The Laguna Plate dated 900 AD (Postma, 1992) had an inscription that condoned the debt of the descendants of Namwaran (926.4 grams of gold) which was granted by the chief of Tondo in Manila and the authorities of Paila, Binwangan and Pulilan in Luzon. The words were a mixture of Sanskrit, Old Malay, Old Javanese and Old Tagalog.  This establishes the Maharlikan connection with the Srivijaya empire and Majapahit empire.

This is one of the reasons why Philippine national hero, Dr. Jose Rizal, is referred to as “the pride of the Malay race” and “the Great Malayan” (Trillana III, 2014). In fact, Malaysian leader Anwar Ibrahim has recognized Rizal as the “greatest Malayan” and an “Asian Renaissance Man” (Palatino, 2013).

In 1478, the Moslems came to power and in 1521, through Ferdinand Magellan, Spain colonized the island up until 1898.  But prior to the Moslem and Spanish conquest, the Maharlikans were ruled by the rajahs and the babaylans were already ministering to the spiritual life of the barangays through song, dance, healing, worship, and metaphysical connectivity with Bathala.  

Nona (2013, p.8) in her research, Song of the Babaylans, retrieved and reclaimed “the ancient indigenous sounds that heal, and which have been passed from generation to generation through the present and remaining babaylans – the ritualists, oralists, and healers.”  Cacayan (2005) narrated her personal encounters with the babaylans of Mindanao and their sacred tradition of worship and spirituality through dance. She concluded that the spirituality of the babaylan is wholeness.

Velando (2005) reported a babaylan art exhibit at the Kennel’s Center Commuter Art Gallery in New York City. It was noted that the babaylan knows all things; that all people and all existence are connected; and this connection is our ethnic pakikipagkapwa. Villariba (2006) cited the relevance of the babaylans in the 21st century as priestess, healer, sage and seer.  According to her, the babaylan lives and breathes the Divine Source because “I Dios egga nittam nganun.”  God is in all of us, as found in Mangurug, Ibanag creed and Ba-diw Ibaloi chants. She also cited the role of the babaylan in the context of contemporary justice and peace issues in the Philippines, reminiscent of the participation of the babaylans in Philippine revolution. Melencio (2013) acknowledged them as spiritual and political leadership of the babaylans who, due to Spanish persecution, eventually participated in Philippine revolution.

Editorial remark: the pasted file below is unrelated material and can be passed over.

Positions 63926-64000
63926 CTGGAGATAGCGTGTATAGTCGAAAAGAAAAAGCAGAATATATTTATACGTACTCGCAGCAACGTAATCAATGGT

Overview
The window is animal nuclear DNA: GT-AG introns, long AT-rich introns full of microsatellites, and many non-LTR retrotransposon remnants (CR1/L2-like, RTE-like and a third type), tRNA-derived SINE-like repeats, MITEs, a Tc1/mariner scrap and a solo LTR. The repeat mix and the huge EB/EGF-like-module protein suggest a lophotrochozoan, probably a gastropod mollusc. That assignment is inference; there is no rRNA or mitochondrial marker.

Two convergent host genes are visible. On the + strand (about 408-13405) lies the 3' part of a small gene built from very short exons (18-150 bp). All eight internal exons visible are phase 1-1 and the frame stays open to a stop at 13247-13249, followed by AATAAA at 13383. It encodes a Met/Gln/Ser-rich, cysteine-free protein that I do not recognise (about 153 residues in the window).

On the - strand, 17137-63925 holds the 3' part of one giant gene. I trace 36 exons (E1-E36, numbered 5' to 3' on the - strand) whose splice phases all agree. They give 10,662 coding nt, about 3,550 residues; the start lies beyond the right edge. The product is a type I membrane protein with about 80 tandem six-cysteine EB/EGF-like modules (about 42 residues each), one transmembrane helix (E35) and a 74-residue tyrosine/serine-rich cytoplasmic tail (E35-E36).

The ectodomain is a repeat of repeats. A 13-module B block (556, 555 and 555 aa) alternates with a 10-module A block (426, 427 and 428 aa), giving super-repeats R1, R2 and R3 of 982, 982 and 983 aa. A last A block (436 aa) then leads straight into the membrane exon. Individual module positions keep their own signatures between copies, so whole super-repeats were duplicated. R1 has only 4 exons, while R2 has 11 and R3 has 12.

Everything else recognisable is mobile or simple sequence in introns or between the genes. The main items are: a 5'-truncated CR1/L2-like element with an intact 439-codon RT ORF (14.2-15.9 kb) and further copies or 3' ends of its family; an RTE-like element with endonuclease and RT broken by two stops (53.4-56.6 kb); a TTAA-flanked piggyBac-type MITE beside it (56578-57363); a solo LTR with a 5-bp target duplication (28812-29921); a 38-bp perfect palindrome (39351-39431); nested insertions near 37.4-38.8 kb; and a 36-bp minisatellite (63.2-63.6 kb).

Vergara (2011) observed that biblical references were used to demonize the babaylans.  He cited the derogatory Spanish words that referred to the babaylans as las viejas (old women), sacerdotisas del demonio (demon’s priestesses), hechicheras (sorceresses) and aniteras (priestesses using anito). Veneracion (1998) noted that the Spanish priests instituted the beaterio as a convent haven for Yndias in their effort to suppress and eventually replace the babaylans

Cruz (2002) theorized that the babaylans eventually entered the fold of Christianity and became beatas. Salazar observed, “[T]hese babaylans became part of the colonial society…as church women tasked with organizing and heading processions…who will assist the priests in their services at the altar” (Salazar, 1999, p.19)  

Geremia-Lachica (2012) cited the takeover of the Asogs (male babaylans) in Panay. Kobak and Gutierrez (2002) noted in the book of Alcinas (1668) that asog means effeminate and its Bisayan synonyms are bayug or bantut. It also refers to “a man who behaves like a woman and dresses as a woman. Alcina showed that the office of the priest in ancient times was held by the asogs or effeminate men eventually became a male babaylans (Kobak & Gutierrez, 2002, p.489 & p.155).

Alcina’s (1668) Historia de las islas e indios de Bisayas describe 17th century Filipino spirituality under the leadership of the babaylans and asogs.  Maharlikan culture then was declared non-Christian based on Catholic doctrines.  The Jesuit evangelizers attempted to use the word diwata in reference to ‘true God.’  But the political strength of the Dominicans and the Augustinians in early Christianization of the Philippines blocked this early inculturation of Filipino concepts within the Catholic theology and spirituality.

Contemporary Filipinos “are spirit-oriented…[they] have a deep-seated belief in the supernatural and in all kinds of spirits dwelling in individual persons, places and things…Filipinos continue to invoke the spirits in various undertakings.” (Catechism for Filipino Catholics, 2002, p.15).

Filipino theologians, sociologists and anthropologist have done enormous researches in understanding the ABC of indigenous Filipino culture and Catholic paradigm, where A is Maharlikan ethnicity, B is Colonial Catholicism and C is the result of A and B factors. However, C identified in this paper a folk spirituality no longer faithful to dogmatic tradition of the Roman Catholic Church.  Filipino theologians tried to retrieve the lost pre-Spanish cultural tradition but they never succeeded in presenting the imago dei of the Maharlikan period. The effort to reconcile culture with Catholic dogmas ended with views that made Catholic theology dominant. Since then, Filipino spirituality has been described as dual Filipino-Christian split-level spirituality (Bulatao, 1966), folk-Catholicism (Belita, 2006), and inculturation of pre-Spanish indigenous values and Catholicism (Ramos, 2015; Reyes, 2013; De Mesa, 2003; Miranda, 1987; Mercado, 1975).

In all these discourses the babaylan spirituality, from the point of view of mainstream Roman Catholicism, was declared pagan. Thus, the 21st imago dei of a Filipino was greatly shaped by an overpowering ecclesiastical hierarchy whose spirituality conforms to the dogma, moral, and worship prescribed by the Roman Catholic Church. For more than 400 years Catholicism has theologically and practically obliterated the Maharlikhan spirituality.